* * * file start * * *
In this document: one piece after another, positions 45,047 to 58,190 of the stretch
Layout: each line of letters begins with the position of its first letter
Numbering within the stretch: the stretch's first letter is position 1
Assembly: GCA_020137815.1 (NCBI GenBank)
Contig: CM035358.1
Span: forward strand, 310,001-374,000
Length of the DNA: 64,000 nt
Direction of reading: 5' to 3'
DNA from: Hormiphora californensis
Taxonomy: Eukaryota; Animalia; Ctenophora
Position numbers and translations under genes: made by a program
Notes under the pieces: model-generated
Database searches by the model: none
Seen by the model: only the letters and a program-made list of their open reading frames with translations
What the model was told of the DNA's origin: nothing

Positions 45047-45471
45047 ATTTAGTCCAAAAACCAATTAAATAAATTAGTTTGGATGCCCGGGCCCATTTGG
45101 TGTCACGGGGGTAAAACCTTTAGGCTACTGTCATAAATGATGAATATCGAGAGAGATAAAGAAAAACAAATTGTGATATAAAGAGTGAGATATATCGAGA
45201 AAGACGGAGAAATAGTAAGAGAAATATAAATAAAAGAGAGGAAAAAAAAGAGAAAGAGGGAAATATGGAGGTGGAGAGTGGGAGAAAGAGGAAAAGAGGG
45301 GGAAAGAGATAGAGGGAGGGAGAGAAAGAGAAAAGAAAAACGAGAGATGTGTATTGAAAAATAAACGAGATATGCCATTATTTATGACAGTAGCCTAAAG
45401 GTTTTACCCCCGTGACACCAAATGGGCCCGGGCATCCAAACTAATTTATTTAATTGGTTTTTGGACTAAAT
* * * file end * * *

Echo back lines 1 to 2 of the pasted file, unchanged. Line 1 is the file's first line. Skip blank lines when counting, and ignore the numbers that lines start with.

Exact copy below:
In this document: one piece after another, positions 45,047 to 58,190 of the stretch
Layout: each line of letters begins with the position of its first letter